(photo by Mark Luinenburg) If you’ve read any of our books, you know that this particularly photogenic fruit (or is it a vegetable?) seems to have captured our imagination. After a year of perfecting the basic tomato/basil/mozzarella topping, I did (believe it or not) get tired of Pizza Margherita. Enter the smoky and savory roasted red pepper. Continue reading
In addition to making pizza on superbowl sunday, I propose that you shake things up a bit with these Spiced Lamb Pitas. This is one of my favorite recipes in our new book. I love it for many reasons, but the story behind my first bite of Lahmacun is as rich as the bread itself.
I arrived in Istanbul with my husband and two sons (9 & 11 at the time), after a long trip from Minneapolis. As we entered into the city, with the sweetest cabby in the world, and the fastest driver I have ever seen, we realized we were not in the Midwest anymore. It was a feast of the senses. To say we were overwhelmed by the beauty, smells, sounds and traffic, would have been a gross understatement. No sooner had we put our bags down in the hotel, then the concierge called the room to say I had a “friend” waiting for me in the lobby. He whispered into the phone and said “Please, be careful of people who claim to be your friend in a new city.” His way of warning me about something. I didn’t know anyone in the city, and hadn’t made plans to meet up with anyone, so I heeded his warning and sent my husband to the lobby to find out who this mysterious “friend” might be. It was indeed a friend, a dear sweet woman named Serap, who I’d met in the States. She owns a delightful Turkish restaurant called Depot 62 in Manchester, Vermont. I had told her I’d be in Istanbul, asked her for tips on where to eat, but that was all I ever expected to hear. Here she was, the loveliest surprise in the world. She was visiting her sister in istanbul, and they took the day to give us a tour of the city. They fed us the most glorious foods and she introduced me to her favorite Turkish food; Lahmacun. I will never forget that day and this flatbread is forever linked with one of my most precious memories. I hope you enjoy it as much as I do.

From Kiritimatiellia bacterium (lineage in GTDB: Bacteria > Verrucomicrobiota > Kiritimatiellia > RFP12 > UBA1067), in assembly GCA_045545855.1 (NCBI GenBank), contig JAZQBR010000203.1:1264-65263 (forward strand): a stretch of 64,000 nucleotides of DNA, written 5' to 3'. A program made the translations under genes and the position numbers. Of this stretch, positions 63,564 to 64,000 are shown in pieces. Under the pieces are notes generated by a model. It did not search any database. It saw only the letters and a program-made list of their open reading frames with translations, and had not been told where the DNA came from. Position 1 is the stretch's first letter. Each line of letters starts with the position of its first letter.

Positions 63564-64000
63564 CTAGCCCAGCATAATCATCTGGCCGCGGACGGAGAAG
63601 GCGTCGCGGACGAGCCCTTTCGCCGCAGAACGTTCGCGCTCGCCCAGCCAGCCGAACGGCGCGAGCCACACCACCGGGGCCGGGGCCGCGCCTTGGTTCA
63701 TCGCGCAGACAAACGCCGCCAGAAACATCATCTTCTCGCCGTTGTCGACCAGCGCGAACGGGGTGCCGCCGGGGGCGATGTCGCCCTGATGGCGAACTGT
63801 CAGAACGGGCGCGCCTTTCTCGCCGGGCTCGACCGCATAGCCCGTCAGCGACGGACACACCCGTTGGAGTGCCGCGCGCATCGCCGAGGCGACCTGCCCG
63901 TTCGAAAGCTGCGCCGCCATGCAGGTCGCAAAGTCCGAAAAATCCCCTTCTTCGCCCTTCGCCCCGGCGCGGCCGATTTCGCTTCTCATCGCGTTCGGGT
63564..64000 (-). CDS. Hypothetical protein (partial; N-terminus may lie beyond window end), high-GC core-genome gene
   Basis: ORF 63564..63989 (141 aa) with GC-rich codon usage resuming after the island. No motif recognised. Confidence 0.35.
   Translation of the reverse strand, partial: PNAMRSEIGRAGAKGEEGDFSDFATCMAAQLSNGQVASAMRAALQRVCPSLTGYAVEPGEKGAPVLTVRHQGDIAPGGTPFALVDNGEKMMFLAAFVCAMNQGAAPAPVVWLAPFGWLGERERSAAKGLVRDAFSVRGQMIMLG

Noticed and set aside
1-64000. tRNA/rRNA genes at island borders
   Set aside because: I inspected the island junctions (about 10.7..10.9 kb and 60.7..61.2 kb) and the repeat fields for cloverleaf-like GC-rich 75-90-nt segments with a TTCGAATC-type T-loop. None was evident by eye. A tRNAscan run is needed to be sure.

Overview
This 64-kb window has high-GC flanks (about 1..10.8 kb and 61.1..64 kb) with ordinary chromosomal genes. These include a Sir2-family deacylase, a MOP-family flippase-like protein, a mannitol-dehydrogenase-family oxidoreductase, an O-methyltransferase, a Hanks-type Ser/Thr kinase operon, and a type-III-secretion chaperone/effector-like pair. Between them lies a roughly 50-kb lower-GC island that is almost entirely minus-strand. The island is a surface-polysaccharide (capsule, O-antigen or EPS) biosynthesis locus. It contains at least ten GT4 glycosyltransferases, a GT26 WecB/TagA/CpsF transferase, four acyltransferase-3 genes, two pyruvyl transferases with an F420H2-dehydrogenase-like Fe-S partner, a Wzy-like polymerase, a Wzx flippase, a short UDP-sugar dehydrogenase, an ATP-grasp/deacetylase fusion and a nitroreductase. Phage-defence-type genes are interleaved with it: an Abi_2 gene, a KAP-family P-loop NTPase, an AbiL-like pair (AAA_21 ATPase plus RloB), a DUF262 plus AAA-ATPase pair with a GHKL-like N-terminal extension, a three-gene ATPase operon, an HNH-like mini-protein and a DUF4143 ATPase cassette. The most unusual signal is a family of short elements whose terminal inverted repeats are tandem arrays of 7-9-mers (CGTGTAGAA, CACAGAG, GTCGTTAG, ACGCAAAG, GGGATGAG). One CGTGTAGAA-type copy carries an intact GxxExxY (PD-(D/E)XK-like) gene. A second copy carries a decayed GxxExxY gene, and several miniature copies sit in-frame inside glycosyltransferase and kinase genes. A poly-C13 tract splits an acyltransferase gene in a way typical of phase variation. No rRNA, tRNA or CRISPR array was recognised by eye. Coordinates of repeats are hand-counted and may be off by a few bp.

This thin pita is topped with Spiced lamb, quickly baked, so it is still soft, topped with chopped onions, parsley and a squeeze of lemon, then it is rolled up like a crepe. Continue reading
This week is Chanukah and it is all about frying our food, which brings me great joy. I am constantly trying to come up with something new to add to our menu of latkes, jelly doughnuts and all the other traditional fare. These savory doughnuts were inspired by the fried pizzas I had in Naples. We ate them as snacks during the day, to tide us over to the next pizza. Most of the pizzarias sold them outside their front doors to people waiting in long lines or folks on the run. Pizza dough stuffed with ricotta and deep friend; simple, but perfect. My boys love them stuffed with a variety of fillings, so use your imagination and create your own savory doughnuts. Continue reading
One of the most popular recipes from Artisan Bread in Five Minutes a Day is our version of naan. It is a non-traditional way of creating the classic Indian flatbread, and it is incredibly fast and tasty. In Artisan Pizza and Flatbread in Five Minutes a Day we decided to one-up ourselves and create a stuffed naan, made from a dough that has a slight tang from the addition of yogurt. This aromatic flatbread is filled with cilantro and onions, then baked until golden on a hot stone. When it comes from the oven we slather it in ghee and serve it hot. You’ll want to make several, because they go fast and they are as good hot as they are cold. Continue reading
(photo by Stephen Gross)
When: November 15, 2011
Twitter Hosts: @ArtisanBreadin5 and @ZoeBakes
Please come– bake pizza from Artisan Pizza and Flatbread in Five Minutes a Day and tweet about it on November 15, 2011 (and through the weekend). Use the hashtag #PizzaPartyIn5 so we can re-tweet your pizzas. Looking for pizza party ideas? See our party video on YouTube? Bloggers, please include a link to your pizza posts and we’ll let the world know where to find you.
Zoe and I aren’t gluten-free, but some of our friends are, so our second and third books have a nice sampling of gluten-free doughs. The pizza above? A gluten-free Pear, Prosciutto, and Blue Cheese Pizza that we featured in the article we just wrote for Easy Eats Magazine (click here for a free sample download of the article). Easy Eats Magazine (EasyEats.com) is brand-new, and it’s specifically for gluten-free folks– there’s no wheat in this magazine. Our article isn’t just about pizza– there’s bread, breadsticks, pannetone muffins, and challah. We’re thrilled to be part of the inaugural issue!